Emergence: The Connected Lives of Ants, Brains, Cities, and Software

Emergence: The Connected Lives of Ants, Brains, Cities, and Software

3.0 3
by Steven Johnson
     
 

ISBN-10: 068486875X

ISBN-13: 9780684868752

Pub. Date: 09/28/2001

Publisher: Scribner

In the tradition of Being Digital and The Tipping Point, Steven Johnson, acclaimed as a "cultural critic with a poet's heart" (The Village Voice), takes readers on an eye-opening journey through emergence theory and its applications. Explaining why the whole is sometimes smarter than the sum of its parts, Johnson presents surprising examples of feedback,

Overview

In the tradition of Being Digital and The Tipping Point, Steven Johnson, acclaimed as a "cultural critic with a poet's heart" (The Village Voice), takes readers on an eye-opening journey through emergence theory and its applications. Explaining why the whole is sometimes smarter than the sum of its parts, Johnson presents surprising examples of feedback, self-organization, and adaptive learning. How does a lively neighborhood evolve out of a disconnected group of shopkeepers, bartenders, and real estate developers? How does a media event take on a life of its own? How will new software programs create an intelligent World Wide Web?

In the coming years, the power of self-organization -- coupled with the connective technology of the Internet -- will usher in a revolution every bit as significant as the introduction of electricity. Provocative and engaging, Emergence puts you on the front lines of this exciting upheaval in science and thought.

Product Details

ISBN-13:
9780684868752
Publisher:
Scribner
Publication date:
09/28/2001
Pages:
288
Product dimensions:
6.37(w) x 9.57(h) x 0.96(d)

Table of Contents

Introduction: Here Comes Everybody!11
Part 1
1The Myth of the Ant Queen29
Part 2
2Street Level73
3The Pattern Match101
4Listening to Feedback130
5Control Artist163
Part 3
6The Mind Readers195
7See What Happens227
Notes235
Bibliography265
Acknowledgments275
Index279

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Emergence: The Connected Lives of Ants, Brains, Cities, and Software 3 out of 5 based on 0 ratings. 3 reviews.
Guest More than 1 year ago
Steven Johnson's "Emergence: The Connected Lives of Ants, Brains, Cities, and Software" (Scribner, New York, 2001) is a very bad book, shallow, careless, and disappointing. I was lured by its nominal subject, which interests me greatly, and now I'm sorry I bought it. Mr. Johnson is a young¿ very young¿ video gamer who has managed to parlay a superficial aquaintance with the vocabulary of modern science into a series of popular books, incomprehensibly praised by such authorities as Steven Pinker and Esther Dyson. The book opens with a fraudulent pictorial simile, juxtaposing a side view of the human brain and a map of Hamburg ca. 1850. Indeed they do resemble each other, and the reader is supposed to infer (with no help from Johnson) that the resemblance arises from the operation of similar governing principles. Quite apart from the validity of this conclusion, it apparently does not trouble Johnson that the brain is three-dimensional and the city map is essentially two-dimensional, or that the comparison would fail if a frontal view of the brain had been chosen, or if a view of Paris or El Paso or Denver had been chosen instead of Hamburg. It gets worse. At the most fundamental level, after reading the book I find it impossible to say what the author means by "emergence", his nominal title. When he discusses ant colonies it appears to mean swarm intelligence; when he discusses video games it appears to mean interactive software; at still other places it appears to mean whatever recent developments in the realm of computers or biophysics or city planning that he approves of. Moreover, he appears to be totally ignorant of all science and mathematics that preceded his own adolescence. Although he has a great deal to say about self-organizing systems, you will search the index in vain for the names of John Conway, Oskar Morgenstern, John von Neumann, Stanislaw Ulam, Stephen Wolfram, or most of the other pioneers of the field. When he does recognize a figure from antiquity (i.e., pre-1970), it is with worshipful adulation. He italicizes the name of Marvin Minsky as if he were a demigod, and finds a book by Norbert Wiener "curiously brilliant". What exactly is the curiosity?¿ that a brilliant scientist should write a brilliant book? Likewise, you will find no entry in the index under "Boolean networks" or "cellular automata" or "crystallization" or "ferromagnetism." Under "entropy" you will find only the ludicrous assertion that in nonequilibrium thermodynamics "the laws of entropy are temporarily overcome." In short, Mr. Johnson gives new meaning to the phrase "born yesterday," a degree of ignorance and juvenile solipsism that borders on arrogance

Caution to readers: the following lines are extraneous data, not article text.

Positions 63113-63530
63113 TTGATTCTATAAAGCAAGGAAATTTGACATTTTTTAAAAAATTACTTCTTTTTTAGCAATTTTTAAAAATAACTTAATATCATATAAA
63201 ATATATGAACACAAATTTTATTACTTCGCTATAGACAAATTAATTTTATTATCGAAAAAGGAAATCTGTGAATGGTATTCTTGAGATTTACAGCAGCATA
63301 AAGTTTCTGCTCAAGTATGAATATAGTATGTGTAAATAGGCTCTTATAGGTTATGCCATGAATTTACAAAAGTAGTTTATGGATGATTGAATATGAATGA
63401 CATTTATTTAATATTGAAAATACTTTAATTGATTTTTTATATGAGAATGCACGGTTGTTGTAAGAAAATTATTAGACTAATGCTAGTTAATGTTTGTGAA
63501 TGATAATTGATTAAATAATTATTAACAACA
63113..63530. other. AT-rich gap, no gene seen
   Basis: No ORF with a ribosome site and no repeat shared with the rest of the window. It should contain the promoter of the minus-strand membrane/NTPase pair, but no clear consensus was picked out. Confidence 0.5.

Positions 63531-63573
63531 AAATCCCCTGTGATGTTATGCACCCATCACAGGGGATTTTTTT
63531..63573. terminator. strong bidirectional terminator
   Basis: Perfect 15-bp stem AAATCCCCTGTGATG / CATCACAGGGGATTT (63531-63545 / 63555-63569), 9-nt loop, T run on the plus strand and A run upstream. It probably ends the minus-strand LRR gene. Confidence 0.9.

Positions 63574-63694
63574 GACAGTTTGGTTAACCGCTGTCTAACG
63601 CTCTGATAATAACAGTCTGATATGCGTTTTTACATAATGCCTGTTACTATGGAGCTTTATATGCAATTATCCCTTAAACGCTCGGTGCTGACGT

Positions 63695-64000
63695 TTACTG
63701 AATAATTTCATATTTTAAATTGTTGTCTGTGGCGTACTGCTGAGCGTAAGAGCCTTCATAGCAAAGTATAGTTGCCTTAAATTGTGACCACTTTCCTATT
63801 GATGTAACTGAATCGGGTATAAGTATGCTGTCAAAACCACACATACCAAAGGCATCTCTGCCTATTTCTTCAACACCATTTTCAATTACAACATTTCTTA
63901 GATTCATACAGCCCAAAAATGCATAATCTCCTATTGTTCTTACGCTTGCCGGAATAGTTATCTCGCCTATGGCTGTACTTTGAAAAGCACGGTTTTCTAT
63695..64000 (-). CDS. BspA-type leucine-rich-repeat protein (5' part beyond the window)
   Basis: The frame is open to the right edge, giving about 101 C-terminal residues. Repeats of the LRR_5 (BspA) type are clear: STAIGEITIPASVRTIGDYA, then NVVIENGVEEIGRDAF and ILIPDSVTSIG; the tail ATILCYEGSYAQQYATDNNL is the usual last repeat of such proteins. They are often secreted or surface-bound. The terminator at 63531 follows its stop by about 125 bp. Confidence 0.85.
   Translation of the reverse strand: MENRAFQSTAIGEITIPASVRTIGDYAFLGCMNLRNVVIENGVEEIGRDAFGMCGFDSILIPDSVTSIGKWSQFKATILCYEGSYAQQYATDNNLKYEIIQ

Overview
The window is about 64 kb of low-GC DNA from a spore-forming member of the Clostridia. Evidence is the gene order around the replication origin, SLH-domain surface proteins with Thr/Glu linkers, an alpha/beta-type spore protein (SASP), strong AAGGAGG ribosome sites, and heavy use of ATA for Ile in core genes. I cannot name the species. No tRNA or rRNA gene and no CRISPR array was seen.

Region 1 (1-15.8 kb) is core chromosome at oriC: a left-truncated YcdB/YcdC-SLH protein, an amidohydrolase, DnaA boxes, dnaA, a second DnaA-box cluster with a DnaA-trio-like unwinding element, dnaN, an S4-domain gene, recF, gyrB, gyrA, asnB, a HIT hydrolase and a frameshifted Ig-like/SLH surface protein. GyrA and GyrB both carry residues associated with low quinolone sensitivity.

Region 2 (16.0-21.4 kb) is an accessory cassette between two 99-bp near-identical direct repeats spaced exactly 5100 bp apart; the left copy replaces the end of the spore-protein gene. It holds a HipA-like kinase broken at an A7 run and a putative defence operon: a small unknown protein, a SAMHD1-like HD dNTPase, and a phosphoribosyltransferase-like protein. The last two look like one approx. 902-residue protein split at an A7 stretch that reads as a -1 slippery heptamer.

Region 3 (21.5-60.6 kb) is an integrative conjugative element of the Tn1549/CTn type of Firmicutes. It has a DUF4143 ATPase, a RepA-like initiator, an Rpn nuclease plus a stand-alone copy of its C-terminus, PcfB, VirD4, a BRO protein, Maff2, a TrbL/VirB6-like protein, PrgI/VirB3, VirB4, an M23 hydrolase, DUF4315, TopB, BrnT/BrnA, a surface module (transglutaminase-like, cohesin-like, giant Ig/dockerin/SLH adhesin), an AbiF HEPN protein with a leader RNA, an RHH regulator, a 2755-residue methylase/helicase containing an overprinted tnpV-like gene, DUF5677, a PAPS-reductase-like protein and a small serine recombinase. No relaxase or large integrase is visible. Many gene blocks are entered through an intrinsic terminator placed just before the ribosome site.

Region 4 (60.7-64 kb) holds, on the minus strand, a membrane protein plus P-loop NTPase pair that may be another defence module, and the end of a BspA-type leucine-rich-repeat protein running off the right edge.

Anonymous More than 1 year ago
Anonymous More than 1 year ago